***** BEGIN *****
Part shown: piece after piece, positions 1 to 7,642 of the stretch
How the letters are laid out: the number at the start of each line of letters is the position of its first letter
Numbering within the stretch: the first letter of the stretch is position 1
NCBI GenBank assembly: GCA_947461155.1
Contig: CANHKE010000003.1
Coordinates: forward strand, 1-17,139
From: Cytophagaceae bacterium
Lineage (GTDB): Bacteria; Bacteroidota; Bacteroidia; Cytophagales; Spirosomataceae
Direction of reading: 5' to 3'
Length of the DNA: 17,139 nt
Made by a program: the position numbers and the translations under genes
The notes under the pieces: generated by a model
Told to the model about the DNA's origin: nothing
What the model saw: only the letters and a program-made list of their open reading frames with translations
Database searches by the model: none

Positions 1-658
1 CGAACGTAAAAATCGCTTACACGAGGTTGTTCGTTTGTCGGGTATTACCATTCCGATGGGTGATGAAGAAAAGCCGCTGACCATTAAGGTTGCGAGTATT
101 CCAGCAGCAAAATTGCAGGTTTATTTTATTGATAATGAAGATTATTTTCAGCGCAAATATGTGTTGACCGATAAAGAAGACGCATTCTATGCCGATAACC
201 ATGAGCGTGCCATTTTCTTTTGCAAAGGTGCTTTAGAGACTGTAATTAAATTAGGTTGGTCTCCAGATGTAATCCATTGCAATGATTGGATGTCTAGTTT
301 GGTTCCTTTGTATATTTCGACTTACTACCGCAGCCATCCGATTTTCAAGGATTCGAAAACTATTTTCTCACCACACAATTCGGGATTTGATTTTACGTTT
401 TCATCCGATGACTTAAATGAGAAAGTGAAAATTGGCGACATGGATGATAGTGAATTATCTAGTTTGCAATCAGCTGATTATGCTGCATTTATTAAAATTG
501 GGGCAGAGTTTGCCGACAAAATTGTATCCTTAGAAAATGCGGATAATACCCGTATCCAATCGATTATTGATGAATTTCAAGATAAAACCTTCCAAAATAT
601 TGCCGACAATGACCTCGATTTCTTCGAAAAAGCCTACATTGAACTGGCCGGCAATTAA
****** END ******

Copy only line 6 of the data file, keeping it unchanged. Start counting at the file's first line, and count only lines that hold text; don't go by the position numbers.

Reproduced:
Coordinates: forward strand, 1-17,139